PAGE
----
Did you know that you might be able to fight diabetes and prevent heart disease simply by eating everyday oyster mushrooms? New study provides exciting findings on medicinal mushrooms and diabetes.
Oyster mushrooms (see image) are one of the most common edible mushrooms in the world. Since research has demonstrated that medicinal mushrooms can provide significant health benefits to people, researchers in the Karunya University, India, decided to find out if these everyday mushrooms could help people as well.
Oyster Mushrooms are also called Pleurotus Ostreatus. While they are less potent than some other medicinal mushrooms such as Reishi (Ganoderma Lucidum), Cordyceps, Agarikon, Agaricus Blazei Murill and Coriolus Versicolor, there is growing scientific evidence that even ordinary edible mushrooms such as oyster mushrooms, shiitake and maitake have medicinal properties and could be considered medicinal mushrooms as well.
Oyster medicinal mushrooms and diabetes – a winning combination?
Researchers focused on oyster mushroom’s antidiabetic activity in diabetes induced mice. Mice were divided into four groups – normal control mice, diabetic control mice, diabetic mice post-treated with a drug called glibenclamide and diabetic mice treated with oyster medicinal mushroom extract.
The results were extremely promising. Animals treated with the oyster medicinal mushroom extract showed a significant decrease in serum glucose levels. In other words, their blood sugar levels were reduced. They also reduced their total cholesterol, triglycerids and LDL-cholesterol (bad cholesterol) levels, while increasing HDL (good) cholesterol.
The conclusion of the study was obvious. Consuming oyster mushroom extract produced a significant hypoglycemic effect (lowered blood glucose levels) in diabetic mice. The study also demonstrated that this medicinal mushroom was able to improve hyperlipidemia and the impaired kidney function in diabetic mice.
Medicinal mushrooms and diabetes – don’t throw away your medicine just yet
If you think that you could cure your diabetes mellitus simply by eating oyster mushrooms, think again. Medicinal mushrooms and diabetes do have a positive correlation in that mushroom extracts produce fairly significant positive effects in animal studies. This does not, however, mean that the same applies to humans.
Furthermore, determining the proper dose is challenging. You see, eating oyster mushrooms is different from drinking mushroom extract, which, in turn, is different from eating medicinal mushroom supplements. The dietary supplement industry uses various inactive ingredients in the production process that may significantly reduce the absorption of active ingredients.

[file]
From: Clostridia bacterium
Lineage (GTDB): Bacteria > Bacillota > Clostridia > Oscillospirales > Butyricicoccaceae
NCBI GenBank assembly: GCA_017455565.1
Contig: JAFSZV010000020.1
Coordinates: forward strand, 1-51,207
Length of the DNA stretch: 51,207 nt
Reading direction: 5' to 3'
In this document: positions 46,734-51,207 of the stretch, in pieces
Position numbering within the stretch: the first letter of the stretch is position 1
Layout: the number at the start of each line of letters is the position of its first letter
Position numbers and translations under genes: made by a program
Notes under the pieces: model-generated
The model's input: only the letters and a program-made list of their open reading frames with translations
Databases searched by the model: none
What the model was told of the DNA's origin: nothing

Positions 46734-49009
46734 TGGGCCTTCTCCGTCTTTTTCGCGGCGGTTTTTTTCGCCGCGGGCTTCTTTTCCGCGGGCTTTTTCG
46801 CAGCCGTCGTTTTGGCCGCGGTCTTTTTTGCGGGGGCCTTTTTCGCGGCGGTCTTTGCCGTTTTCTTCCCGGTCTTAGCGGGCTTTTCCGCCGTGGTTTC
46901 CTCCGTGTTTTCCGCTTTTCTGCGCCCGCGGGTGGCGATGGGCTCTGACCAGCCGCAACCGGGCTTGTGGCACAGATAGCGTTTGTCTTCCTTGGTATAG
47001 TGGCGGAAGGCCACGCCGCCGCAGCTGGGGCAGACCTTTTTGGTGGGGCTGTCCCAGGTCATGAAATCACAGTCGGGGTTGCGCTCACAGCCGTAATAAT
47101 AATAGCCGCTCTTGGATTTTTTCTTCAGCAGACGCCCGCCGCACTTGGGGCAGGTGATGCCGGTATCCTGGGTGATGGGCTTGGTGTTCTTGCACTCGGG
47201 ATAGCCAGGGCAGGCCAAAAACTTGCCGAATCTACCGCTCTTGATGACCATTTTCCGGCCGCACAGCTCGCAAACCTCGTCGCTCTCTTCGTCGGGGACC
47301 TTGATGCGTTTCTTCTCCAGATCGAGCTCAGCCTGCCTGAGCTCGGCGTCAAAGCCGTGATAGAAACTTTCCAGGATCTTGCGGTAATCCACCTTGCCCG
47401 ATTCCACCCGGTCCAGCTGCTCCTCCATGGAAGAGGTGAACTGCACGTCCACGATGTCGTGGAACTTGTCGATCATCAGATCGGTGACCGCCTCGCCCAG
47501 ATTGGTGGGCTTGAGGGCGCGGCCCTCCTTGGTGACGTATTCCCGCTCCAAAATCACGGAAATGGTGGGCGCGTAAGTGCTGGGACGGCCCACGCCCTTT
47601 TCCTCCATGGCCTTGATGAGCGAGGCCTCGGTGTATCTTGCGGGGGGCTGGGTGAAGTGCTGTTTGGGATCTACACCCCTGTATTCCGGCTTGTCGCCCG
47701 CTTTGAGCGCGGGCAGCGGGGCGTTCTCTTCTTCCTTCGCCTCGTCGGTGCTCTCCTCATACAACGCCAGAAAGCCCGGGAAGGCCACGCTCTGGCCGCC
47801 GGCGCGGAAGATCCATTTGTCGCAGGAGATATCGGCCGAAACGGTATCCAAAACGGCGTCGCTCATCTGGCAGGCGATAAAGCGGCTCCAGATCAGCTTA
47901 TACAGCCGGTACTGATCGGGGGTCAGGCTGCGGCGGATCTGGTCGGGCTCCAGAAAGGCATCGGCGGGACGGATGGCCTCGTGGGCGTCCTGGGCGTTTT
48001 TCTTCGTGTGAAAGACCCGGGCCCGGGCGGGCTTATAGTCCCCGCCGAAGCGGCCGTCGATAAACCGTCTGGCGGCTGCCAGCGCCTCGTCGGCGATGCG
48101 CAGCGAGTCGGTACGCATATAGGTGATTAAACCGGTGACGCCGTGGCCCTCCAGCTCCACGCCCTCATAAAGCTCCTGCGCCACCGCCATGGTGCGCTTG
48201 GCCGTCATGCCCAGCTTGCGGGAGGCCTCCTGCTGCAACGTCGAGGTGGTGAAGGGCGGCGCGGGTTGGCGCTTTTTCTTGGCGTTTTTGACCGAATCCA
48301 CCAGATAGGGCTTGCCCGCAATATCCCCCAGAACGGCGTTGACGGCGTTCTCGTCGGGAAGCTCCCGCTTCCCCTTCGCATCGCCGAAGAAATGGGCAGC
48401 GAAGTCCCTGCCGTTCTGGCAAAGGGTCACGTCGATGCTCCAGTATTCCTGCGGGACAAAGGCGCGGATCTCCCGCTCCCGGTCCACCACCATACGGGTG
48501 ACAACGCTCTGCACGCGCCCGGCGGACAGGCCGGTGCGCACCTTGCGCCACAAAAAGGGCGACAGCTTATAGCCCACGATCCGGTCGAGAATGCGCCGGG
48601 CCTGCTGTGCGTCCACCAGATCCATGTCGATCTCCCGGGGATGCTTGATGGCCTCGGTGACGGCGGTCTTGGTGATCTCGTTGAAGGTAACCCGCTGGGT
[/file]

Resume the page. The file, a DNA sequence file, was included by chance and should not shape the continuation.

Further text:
In the foreseeable future, however, medicinal mushrooms could become a generally accepted alternative or complementary treatment to reduce blood sugar levels and help people with diabetes.
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Category: Medicinal Mushrooms and Diabetes
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Disclaimer: The information on this website has not been approved by the U.S. Food and Drug Administration, Health Canada or any other regulatory authority. We do not sell any mushroom products and we do not accept any advertisements of any mushroom supplement companies. The information on this website is for informational, educational and entertainment use only. Do not use dietary supplements without consulting your physician first. This website and its parent company assume no liability for your personal health decisions. Please also note that sometimes we may interpret the source documents inaccurately, or the sources or performed clinical studies may not be reliable. We strongly urge you to double-check any information you find on our website. We often post a source document to the actual scientific study, article or report, but this does not replace your duty to perform your own due diligence when making health related decisions. Please also note that medicinal mushrooms do not replace traditional health care. Never alter or discontinue your current treatment without consulting your physician. However, please also understand that many traditional doctors have no knowledge of medicinal mushrooms. When discussing the role of medicinal mushrooms with your doctor, it might be a good idea to go to www.pubmed.com and print our scientific studies and trials that are relevant to your disease. This way you can help your physician make a better educated decision.